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Author Topic: Solid State vs Tubes - Any Thoughts?  (Read 5819 times)
AG6OC
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« on: March 20, 2013, 04:08:17 PM »

I have been running barefoot since I bought my transceiver, and am just now beginning to consider whether I should buy myself an amplifier.  My first question to my more experienced friends out there is what are the advantages and disadvantages of tube vs solid state linear amplifiers for HF?
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W9KDX
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« Reply #1 on: March 20, 2013, 05:46:00 PM »

I can only give you a few observations as I am not an expert, but this should get you started.



Tube

Less expensive.
More choices available.
More tolerant of high SWR.
Larger and heavier
Lower cost for repairs
More people can repair and troubleshoot
Require tuning
Really bad tuning can lead to damage
Older technology, but generally proven
Lots of people here who know a ton about adjusting and troubleshooting

Unless you want to pay through the nose, you are stuck with Ameritron.  The best that can be said of them is that if you get one with good quality control, you are set.  If you get one with bad quality control, you will be amazed at how bad it can be.

When I decided on a linear and had to buy Ameritron, I budgeted for the shipping and frustration of bad quality control.  




« Last Edit: March 20, 2013, 05:51:23 PM by W9KDX » Logged

Sam
W9KDX
G3RZP
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« Reply #2 on: March 21, 2013, 10:10:36 AM »

Also consider if you are a guy who changes rigs frequently or one who would be looking long term. Then figure how old you are if you are looking long term. If you're in your in your thirties and looking long term, then solid state is probably best but get some spare final transistors while you can. If you go for tubes, get some spare tubes, too, and swap them around every couple of years.

If you change rigs or amps every few years, it doesn't make much odds, although the SS amp with spare devices may well hold its value better - depending which one you get.

Unless you go for an autotune tube PA, it takes marginally longer to change band.....
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K7PEH
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« Reply #3 on: March 21, 2013, 08:03:24 PM »

My first question to my more experienced friends out there is what are the advantages and disadvantages of tube vs solid state linear amplifiers for HF?

I think the first hump to get over in making your choice is cost.  If cost is a driving factor in the decision then I think the answer is tube amps.  But, if you ignore cost then you want to look more closely at the features versus your operating style.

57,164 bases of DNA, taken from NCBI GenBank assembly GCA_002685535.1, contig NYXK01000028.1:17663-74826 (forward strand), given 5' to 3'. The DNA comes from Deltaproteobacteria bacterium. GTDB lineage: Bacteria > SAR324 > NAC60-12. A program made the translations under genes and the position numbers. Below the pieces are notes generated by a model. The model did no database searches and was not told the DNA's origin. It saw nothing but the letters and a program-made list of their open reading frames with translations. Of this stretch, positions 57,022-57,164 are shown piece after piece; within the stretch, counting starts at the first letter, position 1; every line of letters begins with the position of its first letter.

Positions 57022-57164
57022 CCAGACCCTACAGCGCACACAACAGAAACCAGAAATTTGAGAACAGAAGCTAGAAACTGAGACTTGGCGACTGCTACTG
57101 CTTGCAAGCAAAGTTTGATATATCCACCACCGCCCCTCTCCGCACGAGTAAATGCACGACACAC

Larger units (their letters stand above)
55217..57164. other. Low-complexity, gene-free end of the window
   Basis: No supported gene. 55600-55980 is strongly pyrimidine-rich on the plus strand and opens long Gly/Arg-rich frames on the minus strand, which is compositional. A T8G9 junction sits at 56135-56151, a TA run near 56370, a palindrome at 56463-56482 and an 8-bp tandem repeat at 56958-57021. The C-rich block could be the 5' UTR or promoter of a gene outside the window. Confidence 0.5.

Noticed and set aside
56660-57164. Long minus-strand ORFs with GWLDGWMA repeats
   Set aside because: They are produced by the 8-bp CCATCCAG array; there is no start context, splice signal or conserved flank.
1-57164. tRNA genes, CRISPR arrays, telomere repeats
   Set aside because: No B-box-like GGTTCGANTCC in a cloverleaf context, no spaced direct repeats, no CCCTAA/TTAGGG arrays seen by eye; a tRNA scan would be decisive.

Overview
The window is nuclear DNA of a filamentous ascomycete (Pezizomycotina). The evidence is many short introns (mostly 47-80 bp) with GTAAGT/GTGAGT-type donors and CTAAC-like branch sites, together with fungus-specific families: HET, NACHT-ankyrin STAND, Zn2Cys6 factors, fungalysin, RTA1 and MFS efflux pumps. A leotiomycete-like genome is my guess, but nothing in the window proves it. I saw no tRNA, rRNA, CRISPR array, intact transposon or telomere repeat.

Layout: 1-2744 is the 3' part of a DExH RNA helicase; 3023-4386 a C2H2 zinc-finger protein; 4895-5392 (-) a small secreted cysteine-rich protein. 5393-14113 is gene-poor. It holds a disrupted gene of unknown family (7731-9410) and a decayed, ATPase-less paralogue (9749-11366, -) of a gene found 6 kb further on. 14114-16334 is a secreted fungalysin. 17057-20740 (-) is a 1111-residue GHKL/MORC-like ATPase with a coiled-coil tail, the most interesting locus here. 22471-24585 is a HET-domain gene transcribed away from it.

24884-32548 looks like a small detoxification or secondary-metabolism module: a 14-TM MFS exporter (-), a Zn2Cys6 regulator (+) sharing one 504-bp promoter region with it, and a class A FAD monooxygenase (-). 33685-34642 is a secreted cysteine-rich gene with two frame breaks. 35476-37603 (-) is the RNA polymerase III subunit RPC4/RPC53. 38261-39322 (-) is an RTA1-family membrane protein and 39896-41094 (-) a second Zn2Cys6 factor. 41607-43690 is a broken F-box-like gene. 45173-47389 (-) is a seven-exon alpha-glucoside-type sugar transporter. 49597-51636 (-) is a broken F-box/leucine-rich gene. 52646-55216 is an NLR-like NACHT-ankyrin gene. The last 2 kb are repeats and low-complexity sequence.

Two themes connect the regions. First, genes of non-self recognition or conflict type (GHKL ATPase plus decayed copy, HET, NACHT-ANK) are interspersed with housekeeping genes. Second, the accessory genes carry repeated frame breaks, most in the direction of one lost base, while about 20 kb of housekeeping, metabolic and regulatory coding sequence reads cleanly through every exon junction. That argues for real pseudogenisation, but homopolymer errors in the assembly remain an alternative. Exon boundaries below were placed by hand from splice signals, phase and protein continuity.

Everything that W9KDX says in his post I agree with but I own two solid-state amplifiers instead of tube.  I just like the operating features better.  One thing is that about 90 percent or better of my QSOs is CW so QSK is a definite requirement.  For many tube amps, QSK is not included but only available as an extra cost add-on (if that).  I do like the no-tune aspects of the solid-state amps and they seem to be quieter than my previous tube amps.  My KPA500 amplifier I never hear -- maybe I should check the fan.  No, it works, just very quiet.  My Icom PW-1 sits on the floor and away from my operating position so I do not hear that either.  By the way, I am thinking of selling the PW-1 but preferably to local pickup only.

If you want a tube amp though I recommend the AL-80B.  If I were to buy a tube amp, that would be the one I get.
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G3RZP
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« Reply #4 on: March 22, 2013, 01:28:32 AM »

A better investment is the absolute best antenna you can get up! A 4 element Steppir at 60 feet and 100 watts will do a lot better for DX than a G5RV at fifteen feet and 1500 watts.

Once you have the best antenna you can manage, then look at an amplifier. Remember, too, that an amplifier can lead you into RFI problems, so be prepared with lots of ferrites.
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KE3WD
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« Reply #5 on: March 22, 2013, 05:13:05 AM »

Any thoughts? 

My thoughts are that this topic comes around here at least monthly and that anyone seriously interested in finding answers to the question could easily do a Search of this website's forums to find PLENTY of information on the subject, to put it mildly, my friend. 


73
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KC8OJU
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« Reply #6 on: March 22, 2013, 01:51:36 PM »

Tubes are so 20th Century, Tesla didn't use any tubes.